A man who suffers from constipation resorts to epsom salts to force his bowels to move. They work like a charm. He continues to use them until toleration is established and, then, finds that in order to secure the desired movement, he must increase the size of the dose. By using more slats than the body has learned to tolerate he secures bowel action. Similarly, physicians, in giving stimulants to their patients, find that they must continually increase the size of the dose, or, resort to another and unaccustomed poison, to secure the desired stimulation. The body is forced to accommodate itself to such substances, so that it no longer reacts violently against them, or else it will exhaust itself in the frequent reactions.
Arsenic may be taken with food as a seasoning; as freely as table salt, with as little immediate evidence of its poisonous character; and even prussic acid, which kills instantly like lightening, where the body is wholly unaccustomed to its action, may with proper care be gradually brought to act upon the human system, till it can be used with considerable freedom.
This wonderful capability of the living body to adapt itself by physiological depravity to the action of poisons of every kind, has not only led the human race to the excessive use of such substances as means of intoxication, but, almost as a necessary consequence, has also led them to the full belief that those substances are innocuous and salutary.
From an experience of this kind, the poisonous character of tea, coffee, tobacco, opium, alcohol, and all other narcotic substances, has been boldly and vehemently denied, by those who habitually use them as means of stimulation and intoxication.”
Regarding how to stop an addiction to these stimulants, Dr. Shelton says:
“Habits, gradually built and long established, cannot usually be suddenly broken. It is often the sudden breaking off of a habit, long practiced, it is often followed by one or more crises more or less severe as the organism seeks to accommodate itself to the changed conditions.
When a bad habit, like the tobacco habit or alcohol habit, is given up, the individual will lose weight and undergo crises and this will convince him that the abandonment of the bad habit was injurious. What was really happening was the tearing down and casting out of the system of the depraved tissues and substances and this is then followed by a renewal and regeneration of the body. The crises and loss of weight are beneficial measures and should be welcomed, not feared.
The headaches suffered by the coffee user when deprived of coffee, the pams suffered by the drug addict when deprived of his drug; the the unsteadiness of his nerves suffered by the tobacco user when deprived of his tobacco; the depression suffered by the stimulant user when deprived of his stimulant - these are not evidences of the beneficial influences of these substances but are evidences of their deleterious character. Outraged nerves and other tissues are simply coming out from under their influence and making their true condition known. Greater or less suffering and discomfort which are regarded by superficial and ignorant observers as indications of an adverse change, immediately result, but the sequel is a happy issue. “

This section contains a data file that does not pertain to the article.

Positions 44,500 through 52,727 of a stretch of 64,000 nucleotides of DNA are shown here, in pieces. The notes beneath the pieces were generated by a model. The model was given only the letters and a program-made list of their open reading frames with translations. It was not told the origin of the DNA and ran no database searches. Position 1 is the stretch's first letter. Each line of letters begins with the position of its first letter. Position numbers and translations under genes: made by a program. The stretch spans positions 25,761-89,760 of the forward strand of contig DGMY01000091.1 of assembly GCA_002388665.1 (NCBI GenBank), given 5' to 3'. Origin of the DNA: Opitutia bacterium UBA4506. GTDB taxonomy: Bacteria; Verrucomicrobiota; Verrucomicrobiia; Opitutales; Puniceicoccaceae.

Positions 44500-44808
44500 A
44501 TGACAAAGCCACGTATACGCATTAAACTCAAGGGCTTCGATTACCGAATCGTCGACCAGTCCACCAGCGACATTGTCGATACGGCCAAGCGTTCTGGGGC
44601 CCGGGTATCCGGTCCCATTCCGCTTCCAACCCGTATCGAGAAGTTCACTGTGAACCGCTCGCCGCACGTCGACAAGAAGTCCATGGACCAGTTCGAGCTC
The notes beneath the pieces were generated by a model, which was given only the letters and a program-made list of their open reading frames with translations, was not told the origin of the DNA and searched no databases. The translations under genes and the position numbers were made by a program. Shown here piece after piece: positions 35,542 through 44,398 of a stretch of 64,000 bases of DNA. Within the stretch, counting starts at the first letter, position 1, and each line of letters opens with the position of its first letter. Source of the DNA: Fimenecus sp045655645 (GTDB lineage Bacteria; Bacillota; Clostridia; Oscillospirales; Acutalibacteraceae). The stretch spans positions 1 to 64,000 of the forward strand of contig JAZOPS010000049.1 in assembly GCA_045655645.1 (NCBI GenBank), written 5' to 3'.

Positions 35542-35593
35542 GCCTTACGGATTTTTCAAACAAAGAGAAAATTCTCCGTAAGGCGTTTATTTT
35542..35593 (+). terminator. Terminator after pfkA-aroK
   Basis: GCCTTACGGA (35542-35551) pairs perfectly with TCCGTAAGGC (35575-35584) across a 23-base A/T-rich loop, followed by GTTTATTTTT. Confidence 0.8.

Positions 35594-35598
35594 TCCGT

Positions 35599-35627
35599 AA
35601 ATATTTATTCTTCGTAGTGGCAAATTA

In the presence of these substances, the body’s most important protective reaction is the hardening of tissues, as Dr. Shelton explains:
“The law of accommodation cushions the bottoms of the feet of bare-foot boys, girls and adults, and guards the hands of the manual laborer by a similar cushion. In the mouth, throat, stomach, intestine and bowel, a similar hardening and thickening takes place to guard the at first sensitive linings of these organs against the constant irritation to which they are ignorantly subjected by those who use tobacco, mouth washes and gargles, alcohol, coffee, tea, salt, pepper, mustard, horse-radish, spices, cathartics, mineral waters, etc. But this is an expensive business - this business of keeping the system accustomed to the action of irritants so that the sensibilities shall not be kept under torture by these. Such protection does not render them harmless.
A similar hardening and thickening must take place in the arteries and veins. Hardening of the arteries is due to irritation caused by toxins and irritants of all kinds.
Alcohol, whether ardent spirits, malt liquors, wines, cider or other alcoholic drinks, is a strong poison. It is highly irritating to every organ and tissue of the body and there is not one of them that is immune to its destructive influence. it coagulates the protoplasm of the cells of the body, just as it coagulates, or cooks, the white of an egg. This coagulation impairs and destroys the cells.
The normal cells are then replaced by a substitute of connective tissue cells forming what is called ´scan-tissue´. This may occur in the brain and spinal cord resulting in paresis, paralysis, insanity and other nervous disease; in the liver producing sclerosis; in the heart and arteries producing hardening and other troubles in these; or it may occur in the lungs, kidneys, muscles or any other organ of the body. The functioning powers of these organs are gradually destroyed and the individual’s resistance to other disease influences is lowered.